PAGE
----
Collingwood Team of the Century member Murray Weideman has been posthumously diagnosed with CTE (Chronic Traumatic Encephalopathy) following his passing just a day after his 85th birthday in February of this year.

This revelation was made public knowledge following a Saturday morning report from The Herald Sun's Glenn McFarlane who spoke closely with members of the Weideman family.

The 1958 premiership captain now becomes the fourth league footballer to have been tragically afflicted by the degenerative disease, following past research proving Graham 'Polly' Farmer, Danny Frawley and Shane Tuck had also suffered with the neurological impairment.

According to McFarlane, Weideman's gesture to donate his brain to science had been made in an effort to protect those that currently play the game and those who will in the future.

This selfless act holds further weight given that the former Magpie's grandson, Sam, is currently on Melbourne's list.

PERTH, AUSTRALIA - SEPTEMBER 22: Sam Weideman of the Demons kicks the ball during the 2018 AFL Second Preliminary Final match between the West Coast Eagles and the Melbourne Demons at Optus Stadium on September 22, 2018 in Perth, Australia. (Photo by Michael Willson/AFL Media/Getty Images)

Weideman's widow, Victoria, confirmed as much when speaking to McFarlane ahead of the report's filing.

“Murray would have done anything to help the next generation of players, even if it had meant donating his whole body if he had to," she explained.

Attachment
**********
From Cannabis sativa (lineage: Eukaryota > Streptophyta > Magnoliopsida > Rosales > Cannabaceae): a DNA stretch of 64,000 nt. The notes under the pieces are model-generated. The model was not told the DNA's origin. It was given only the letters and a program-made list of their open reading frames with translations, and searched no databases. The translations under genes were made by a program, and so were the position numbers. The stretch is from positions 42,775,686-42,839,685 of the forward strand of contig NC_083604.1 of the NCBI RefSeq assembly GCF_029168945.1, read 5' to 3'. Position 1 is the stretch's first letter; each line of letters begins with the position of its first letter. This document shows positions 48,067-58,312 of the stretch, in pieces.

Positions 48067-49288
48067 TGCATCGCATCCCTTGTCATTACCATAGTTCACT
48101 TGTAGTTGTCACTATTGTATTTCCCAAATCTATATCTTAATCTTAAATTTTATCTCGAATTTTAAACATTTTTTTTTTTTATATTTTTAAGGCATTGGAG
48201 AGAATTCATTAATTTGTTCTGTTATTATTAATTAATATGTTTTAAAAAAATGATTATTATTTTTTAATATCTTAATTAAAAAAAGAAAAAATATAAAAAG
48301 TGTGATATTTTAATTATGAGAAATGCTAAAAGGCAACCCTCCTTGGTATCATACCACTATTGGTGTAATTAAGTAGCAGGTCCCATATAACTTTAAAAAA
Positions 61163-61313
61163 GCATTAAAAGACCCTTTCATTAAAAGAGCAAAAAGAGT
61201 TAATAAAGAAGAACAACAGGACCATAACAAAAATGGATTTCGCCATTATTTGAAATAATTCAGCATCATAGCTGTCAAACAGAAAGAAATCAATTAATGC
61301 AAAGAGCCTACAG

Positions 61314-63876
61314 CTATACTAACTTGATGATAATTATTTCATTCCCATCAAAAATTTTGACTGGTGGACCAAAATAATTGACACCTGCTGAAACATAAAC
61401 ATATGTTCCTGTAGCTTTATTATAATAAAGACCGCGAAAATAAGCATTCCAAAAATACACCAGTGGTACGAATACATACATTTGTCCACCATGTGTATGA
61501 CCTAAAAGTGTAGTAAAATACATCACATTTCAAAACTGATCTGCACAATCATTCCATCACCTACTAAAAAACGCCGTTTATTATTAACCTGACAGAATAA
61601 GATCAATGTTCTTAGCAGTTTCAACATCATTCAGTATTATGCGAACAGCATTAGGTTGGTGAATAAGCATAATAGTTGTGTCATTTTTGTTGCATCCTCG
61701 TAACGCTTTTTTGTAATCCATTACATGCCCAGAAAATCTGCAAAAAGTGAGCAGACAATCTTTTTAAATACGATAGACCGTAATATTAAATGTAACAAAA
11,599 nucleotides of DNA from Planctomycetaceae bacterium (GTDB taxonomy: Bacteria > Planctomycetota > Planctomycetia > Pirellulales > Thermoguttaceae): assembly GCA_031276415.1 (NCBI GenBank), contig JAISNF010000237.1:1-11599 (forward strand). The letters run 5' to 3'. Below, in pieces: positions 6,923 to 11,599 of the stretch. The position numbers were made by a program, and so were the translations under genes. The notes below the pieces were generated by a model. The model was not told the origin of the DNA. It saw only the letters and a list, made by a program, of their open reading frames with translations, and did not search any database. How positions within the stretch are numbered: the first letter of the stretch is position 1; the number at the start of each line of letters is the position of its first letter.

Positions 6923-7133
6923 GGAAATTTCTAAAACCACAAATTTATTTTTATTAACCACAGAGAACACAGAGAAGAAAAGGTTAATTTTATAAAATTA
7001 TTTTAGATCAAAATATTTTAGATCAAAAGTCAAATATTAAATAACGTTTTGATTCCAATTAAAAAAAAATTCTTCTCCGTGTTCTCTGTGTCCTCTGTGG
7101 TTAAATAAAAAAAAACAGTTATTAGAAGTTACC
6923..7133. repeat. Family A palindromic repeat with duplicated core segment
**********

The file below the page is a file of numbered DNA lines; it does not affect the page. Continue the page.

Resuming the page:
“He wanted it to be safer for them and he wanted it to be safe for Sam. He was so proud of Sam and we all want him to be healthy and happy and to not be injured.”

Mrs. Weideman also claimed that during the final years of his life, the former footballer and wrestler had become prone to mood swings and altered behaviour - both of which have been widely reported as typical symptoms of brain trauma.

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The three-time Copeland Trophy winner was said to have suffered from an array of health issues prior to his death, with Associate Professor Michael Buckland of the Australian Sports Brain Bank suggesting that the former hard man had also been diagnosed with what appeared to be Alzheimer's.

Across his 180-games in a black and white guernsey between 1953 and 1963, Weideman was said to have suffered from a series of hits to the head, including one such incident that left him hospitalized.

“He got one at Punt Road, Richmond one day and he ended up in hospital and couldn’t remember anything about it," Weideman's son, Mark, revealed.

While Weideman's professional ties with the Magpies ended after his coaching tenure came to a close at the cessation of the 1976 season, the Ballarat-born champion's legacy has, and will, continue to live on wherever Collingwood call home.